a literary journal published by the Black Earth Institute dedicated to re-forging the links between art and spirit, earth and society
with fingers calloused at the tips; not rough
share-cropper’s labor but some darker art
has left his palms un-creased, his fingers hard
as stone. He aches to play what he cannot.
A stranger by the roadside gives him pause.
A music sweeter, sadder, filled with all
the bitter wounds of earth; the knowledge of
the fall. The strings are throbbing with the loss.
How much for the guitar?
That’s not for sale.
it breaks. The heavies are your favorite.
A Stratocaster screams in sixteenth notes.
What Delta bluesman ever dreamed in punk?
The loudest ones, the fastest ones, the ones
with all the fans will get the record deal.
Your father’s Gibson pawned. Your rent unpaid.
White powder underneath your bloodied knuckles;
fist straight through the wall. The plaster crumbled
like sugar. Lately, your son is clingy.
Your wife dyes her hair again and again
but nothing brightens her, or your marriage.
Sunrise touches the dust. The truth begins
to dawn on you; a moan escapes your throat.
And now you play the song you longed to master;
how easily you bend and twist the notes.
Oh my soul, my soul is gone…
and back to life; each day you pilgrim travel
for your prize. Your sinewed arms are battle
scarred. Your shoulders are unbreakable. The
soul he lost to history: a poster
on your wall. And you wrestle the fiend.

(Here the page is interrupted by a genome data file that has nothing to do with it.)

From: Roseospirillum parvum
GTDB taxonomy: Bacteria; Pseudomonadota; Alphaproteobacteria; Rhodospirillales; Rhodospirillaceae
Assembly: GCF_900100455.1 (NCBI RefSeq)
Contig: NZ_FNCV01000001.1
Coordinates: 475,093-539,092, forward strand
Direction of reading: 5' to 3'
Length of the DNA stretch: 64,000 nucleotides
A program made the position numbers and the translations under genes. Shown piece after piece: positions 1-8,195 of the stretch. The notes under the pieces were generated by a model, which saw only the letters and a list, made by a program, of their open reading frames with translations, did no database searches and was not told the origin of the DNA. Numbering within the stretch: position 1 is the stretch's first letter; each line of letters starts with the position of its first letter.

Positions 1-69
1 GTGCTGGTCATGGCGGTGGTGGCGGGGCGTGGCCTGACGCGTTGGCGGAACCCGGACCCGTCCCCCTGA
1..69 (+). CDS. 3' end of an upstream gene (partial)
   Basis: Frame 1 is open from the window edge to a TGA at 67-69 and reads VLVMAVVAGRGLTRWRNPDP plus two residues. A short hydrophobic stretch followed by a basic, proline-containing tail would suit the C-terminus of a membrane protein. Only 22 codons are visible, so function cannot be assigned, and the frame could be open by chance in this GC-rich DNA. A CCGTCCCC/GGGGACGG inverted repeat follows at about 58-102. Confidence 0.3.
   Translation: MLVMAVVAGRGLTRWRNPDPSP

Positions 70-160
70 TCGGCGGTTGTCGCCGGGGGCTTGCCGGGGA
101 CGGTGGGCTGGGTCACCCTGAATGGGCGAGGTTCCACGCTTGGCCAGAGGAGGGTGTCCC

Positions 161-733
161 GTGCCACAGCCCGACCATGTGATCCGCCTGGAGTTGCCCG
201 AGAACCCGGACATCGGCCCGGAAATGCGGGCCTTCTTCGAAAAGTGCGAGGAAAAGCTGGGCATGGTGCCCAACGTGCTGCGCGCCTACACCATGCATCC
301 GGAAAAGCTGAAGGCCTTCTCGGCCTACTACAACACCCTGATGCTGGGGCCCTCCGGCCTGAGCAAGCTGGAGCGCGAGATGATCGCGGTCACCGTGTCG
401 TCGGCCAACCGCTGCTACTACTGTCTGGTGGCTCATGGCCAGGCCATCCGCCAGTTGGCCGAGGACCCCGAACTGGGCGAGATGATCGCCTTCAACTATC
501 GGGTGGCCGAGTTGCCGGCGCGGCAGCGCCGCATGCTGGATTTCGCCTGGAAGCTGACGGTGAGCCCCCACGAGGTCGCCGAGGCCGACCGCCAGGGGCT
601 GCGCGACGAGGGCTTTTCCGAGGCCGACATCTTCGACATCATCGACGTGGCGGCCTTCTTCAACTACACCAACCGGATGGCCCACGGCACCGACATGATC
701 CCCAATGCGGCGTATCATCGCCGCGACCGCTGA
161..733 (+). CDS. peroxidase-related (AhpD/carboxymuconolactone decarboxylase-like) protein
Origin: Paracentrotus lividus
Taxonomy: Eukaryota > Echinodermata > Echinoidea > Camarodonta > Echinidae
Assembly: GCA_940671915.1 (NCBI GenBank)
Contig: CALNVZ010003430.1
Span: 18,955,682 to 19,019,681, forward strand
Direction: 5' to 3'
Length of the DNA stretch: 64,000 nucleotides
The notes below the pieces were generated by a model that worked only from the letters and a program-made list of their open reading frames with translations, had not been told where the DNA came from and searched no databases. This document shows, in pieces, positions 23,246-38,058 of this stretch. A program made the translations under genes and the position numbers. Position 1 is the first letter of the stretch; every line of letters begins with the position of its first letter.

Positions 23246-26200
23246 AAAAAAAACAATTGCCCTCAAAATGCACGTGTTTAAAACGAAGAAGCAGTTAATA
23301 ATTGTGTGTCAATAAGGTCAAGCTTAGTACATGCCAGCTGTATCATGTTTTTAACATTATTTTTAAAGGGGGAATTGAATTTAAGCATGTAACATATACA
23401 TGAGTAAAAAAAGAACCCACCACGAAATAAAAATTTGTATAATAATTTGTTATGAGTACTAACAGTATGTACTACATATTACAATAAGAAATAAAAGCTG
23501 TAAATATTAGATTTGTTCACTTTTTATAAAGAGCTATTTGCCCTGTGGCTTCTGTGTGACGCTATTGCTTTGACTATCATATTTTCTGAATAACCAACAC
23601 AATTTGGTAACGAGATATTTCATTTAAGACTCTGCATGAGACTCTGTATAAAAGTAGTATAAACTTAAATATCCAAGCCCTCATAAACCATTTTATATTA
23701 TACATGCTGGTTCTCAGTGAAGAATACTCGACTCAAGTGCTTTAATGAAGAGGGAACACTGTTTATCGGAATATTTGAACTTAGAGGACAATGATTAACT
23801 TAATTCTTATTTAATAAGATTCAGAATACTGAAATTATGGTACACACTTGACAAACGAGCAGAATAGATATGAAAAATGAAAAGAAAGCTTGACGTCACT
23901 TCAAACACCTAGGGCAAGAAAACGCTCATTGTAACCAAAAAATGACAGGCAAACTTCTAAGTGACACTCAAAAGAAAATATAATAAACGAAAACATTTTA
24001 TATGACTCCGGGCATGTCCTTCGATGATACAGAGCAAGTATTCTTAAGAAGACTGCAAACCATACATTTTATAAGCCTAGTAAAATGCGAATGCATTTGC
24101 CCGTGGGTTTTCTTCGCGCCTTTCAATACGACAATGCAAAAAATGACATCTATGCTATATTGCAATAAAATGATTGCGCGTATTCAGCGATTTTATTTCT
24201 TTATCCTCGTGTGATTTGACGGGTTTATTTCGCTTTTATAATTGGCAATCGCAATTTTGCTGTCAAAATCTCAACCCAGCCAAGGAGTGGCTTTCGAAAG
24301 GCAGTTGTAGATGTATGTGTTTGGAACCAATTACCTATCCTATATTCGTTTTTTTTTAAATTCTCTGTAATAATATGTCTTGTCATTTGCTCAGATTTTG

He has three tombstones: two in the Delta,
one in Hazlehurst. To die so often
with so little sense of closure; gates of Hell
awaited him. Fretboard now untouched.
And did it scream? And did it moan and wail,
in language never heard before on earth?
His fingers pulled the notes from deep within.
The secret ones no man had ever played,
no woman either.
You better come on
in my kitchen, baby don’t you want to go?
A razor blade, the simplest tool of all.
So elegant, compact upon your table.
Row on row of promise, rows of powder:
make the music faster, make it louder.
Anne-Marie Akin is a native of Memphis, Tennessee, and never wrote a damn thing until she moved up north to Chicago and got so cold she had to write just to keep warm. She is an MFA student in Creative Nonfiction at Northwestern University, a recipient of an NEA teaching artist fellowship to Ragdale, a songwriter for Carnegie Hall’s National Lullaby Project, and a faculty member at The Old Town School of Folk Music. Her work has appeared in The Bitter Southerner, Mothers Always Write, and Pass it On, and her story “Maybe, Baby,” is in the anthology The Buddha Next Door.